Vancouver Real Estate Market Could Crash Due to China’s Exchange Restrictions
Vancouver Real Estate
Could we be in the midst of a Vancouver real estate crash? The government of the People’s Republic of China put in place currency exchange regulations which are meant to curtail skyrocketing investment in overseas markets, which has caused the astronomical price of real estate in Vancouver.
The new regulations were a surprise to Chinese citizens when they were introduced on Jan. 2. Citizens now need to provide a declaration explaining an acceptable use and prohibits the purchasing of bonds, “insurance-type” products and overseas real estate. Ultimately, the regulations are meant to make it difficult to wire currency to foreign markets, which in turn makes it hard for Chinese citizens to pay for property they already own overseas.
The Chinese government has capital controls, which means they can restrict conversion of the national currency – the yuan. The yuan is essentially a “Monopoly money” currency and has little to no value in overseas markets since it cannot be converted. Chinese citizens are allowed to convert up to $50,000 USD each year, with any transfer over $29,000 USD required to be reported by the financial institution to the Chinese government.
In order to bypass the Chinese government’s currency control, foreign buyers use a practice known as smurfing, which is typically used by terrorists and drug dealers. It involves wiring large amounts in small sums, enough to evade financial regulators. Smurfing is essentially a soft form of money laundering as those seeking to purchase a home in Canada will use friends, family, hire strangers and underground banks to transfer funds to separate bank accounts, then pooled to make a down payment on a property. However, the Canadian government has yet to make a crackdown on the practice because so far they have been open to letting the money flow into the country so the properties can be taxed since the proceeds are not from crime.
How the Vancouver Real Estate Market is Affected
Vancouver is one of the most popular markets for Chinese foreign investors because of its mild weather compared to the rest of Canada as well as its proximity to esteemed institutions like the University of British Columbia. According to the B.C. Ministry of Finance, 4,515 units were bought between June 2016 and Nov. 2016, for an average price of $1,012,372 – 14 times the median income of B.C. families.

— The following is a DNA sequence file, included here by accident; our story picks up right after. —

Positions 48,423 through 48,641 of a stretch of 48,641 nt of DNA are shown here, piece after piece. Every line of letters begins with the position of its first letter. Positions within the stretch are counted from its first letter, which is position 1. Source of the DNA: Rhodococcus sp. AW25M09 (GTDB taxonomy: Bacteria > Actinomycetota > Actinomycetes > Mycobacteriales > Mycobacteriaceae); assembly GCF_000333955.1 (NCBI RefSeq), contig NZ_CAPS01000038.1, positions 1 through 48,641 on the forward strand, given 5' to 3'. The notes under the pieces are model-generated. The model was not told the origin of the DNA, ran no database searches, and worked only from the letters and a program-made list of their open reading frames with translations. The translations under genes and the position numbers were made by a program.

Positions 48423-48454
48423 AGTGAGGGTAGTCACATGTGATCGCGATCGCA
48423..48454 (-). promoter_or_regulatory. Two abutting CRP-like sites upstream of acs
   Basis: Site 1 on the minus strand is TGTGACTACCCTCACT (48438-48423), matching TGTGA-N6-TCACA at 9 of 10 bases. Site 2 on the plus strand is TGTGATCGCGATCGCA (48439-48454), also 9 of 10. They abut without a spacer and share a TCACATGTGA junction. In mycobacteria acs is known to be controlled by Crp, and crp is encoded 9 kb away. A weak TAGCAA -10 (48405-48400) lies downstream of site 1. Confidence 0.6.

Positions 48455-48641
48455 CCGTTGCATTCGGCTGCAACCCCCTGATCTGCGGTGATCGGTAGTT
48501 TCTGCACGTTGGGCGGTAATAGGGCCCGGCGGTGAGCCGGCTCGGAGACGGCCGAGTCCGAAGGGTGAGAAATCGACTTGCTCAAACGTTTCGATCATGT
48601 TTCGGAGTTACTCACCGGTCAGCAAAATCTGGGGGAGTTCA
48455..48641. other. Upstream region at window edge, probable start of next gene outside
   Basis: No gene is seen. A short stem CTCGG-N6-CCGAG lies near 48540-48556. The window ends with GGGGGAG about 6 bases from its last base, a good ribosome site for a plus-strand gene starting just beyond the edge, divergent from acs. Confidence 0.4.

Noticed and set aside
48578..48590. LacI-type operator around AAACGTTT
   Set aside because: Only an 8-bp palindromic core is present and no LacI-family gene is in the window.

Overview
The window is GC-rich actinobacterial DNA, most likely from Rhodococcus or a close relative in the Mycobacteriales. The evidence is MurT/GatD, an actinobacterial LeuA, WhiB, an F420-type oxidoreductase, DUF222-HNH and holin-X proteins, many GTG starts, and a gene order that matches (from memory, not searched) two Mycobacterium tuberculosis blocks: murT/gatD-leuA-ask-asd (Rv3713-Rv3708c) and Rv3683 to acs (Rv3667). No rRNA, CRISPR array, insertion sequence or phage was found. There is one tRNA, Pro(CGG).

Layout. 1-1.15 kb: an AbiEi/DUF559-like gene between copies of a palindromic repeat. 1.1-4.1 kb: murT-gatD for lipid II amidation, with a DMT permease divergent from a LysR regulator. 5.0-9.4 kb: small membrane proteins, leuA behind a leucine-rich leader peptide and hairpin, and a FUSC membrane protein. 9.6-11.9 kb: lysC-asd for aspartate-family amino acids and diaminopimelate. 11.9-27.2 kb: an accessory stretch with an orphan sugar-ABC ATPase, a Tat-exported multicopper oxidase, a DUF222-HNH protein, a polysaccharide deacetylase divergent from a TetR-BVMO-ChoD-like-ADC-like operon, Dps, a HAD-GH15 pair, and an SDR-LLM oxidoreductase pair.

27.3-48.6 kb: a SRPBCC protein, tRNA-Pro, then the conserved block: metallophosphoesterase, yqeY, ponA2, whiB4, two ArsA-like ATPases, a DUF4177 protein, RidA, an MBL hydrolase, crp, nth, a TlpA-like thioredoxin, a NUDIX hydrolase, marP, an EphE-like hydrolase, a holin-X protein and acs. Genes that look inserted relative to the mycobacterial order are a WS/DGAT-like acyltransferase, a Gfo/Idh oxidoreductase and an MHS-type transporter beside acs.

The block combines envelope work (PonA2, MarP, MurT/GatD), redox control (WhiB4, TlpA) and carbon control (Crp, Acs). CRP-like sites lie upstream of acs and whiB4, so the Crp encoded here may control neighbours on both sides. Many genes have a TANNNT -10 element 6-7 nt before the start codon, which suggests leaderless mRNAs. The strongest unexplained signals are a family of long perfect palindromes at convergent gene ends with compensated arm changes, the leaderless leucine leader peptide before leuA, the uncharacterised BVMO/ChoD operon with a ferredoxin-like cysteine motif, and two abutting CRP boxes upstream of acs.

If a foreign buyer provides a 30 percent down payment (on a $1,012,372 property), that leaves $708,000 on the mortgage. With four per cent on a 30-year amortization, that’s $3,369/month before taxes. This results in payments of $40,428/year, which is 13,000 yuan over the exchange limit in order to not be reported by the financial institution.
Although it’s unlikely that all Chinese foreign investors will default on the mortgage of property they already own in Vancouver, it does signal an imminent boost in the city’s vacancy rate.
Effects Elsewhere in Canada
Adding to the cool down of the Vancouver real estate market was the introduction in July 2016 of a 15-per-cent levy on properties over $500,000 for international buyers, it has shifted focus towards Toronto – the second hottest market. Education has long been the primary motive for Chinese foreign buyers, not investing, according to figures released on Feb. 28 by Chinese site Juwai.com in partnership with Sotheby’s International Realty Canada.
Brett Henderson, president at Sotheby’s International Realty Canada, believes the figures show there is a serious misunderstanding when it comes to why Chinese homebuyers look to Canada.
“I really think a lot of perception that people have around foreign buyers and specific buyers from mainland China are informed by more anecdotal information and not statistics,” Henderson told the CBC.
Surprisingly, the figures show the average Chinese property search for Canadian homes was below $655,050, proving Chinese interest is not limited to high-end homes. In fact, the second most motivator for Chinese buyers is “own use,” which can be a second or third home where the child can live while they attend postsecondary. It also implies that conventional real estate dominates demand.
Knightsbridge Foreign Exchange has based the opinions expressed herein on information generally available to the public. Knightsbridge Foreign Exchange makes no warranty concerning the accuracy of this information and specifically disclaims any liability for trading decisions based on the opinions expressed and information contained herein. Such information and opinions are for general information only and are not intended to present advice with respect to matters reviewed and commented upon.
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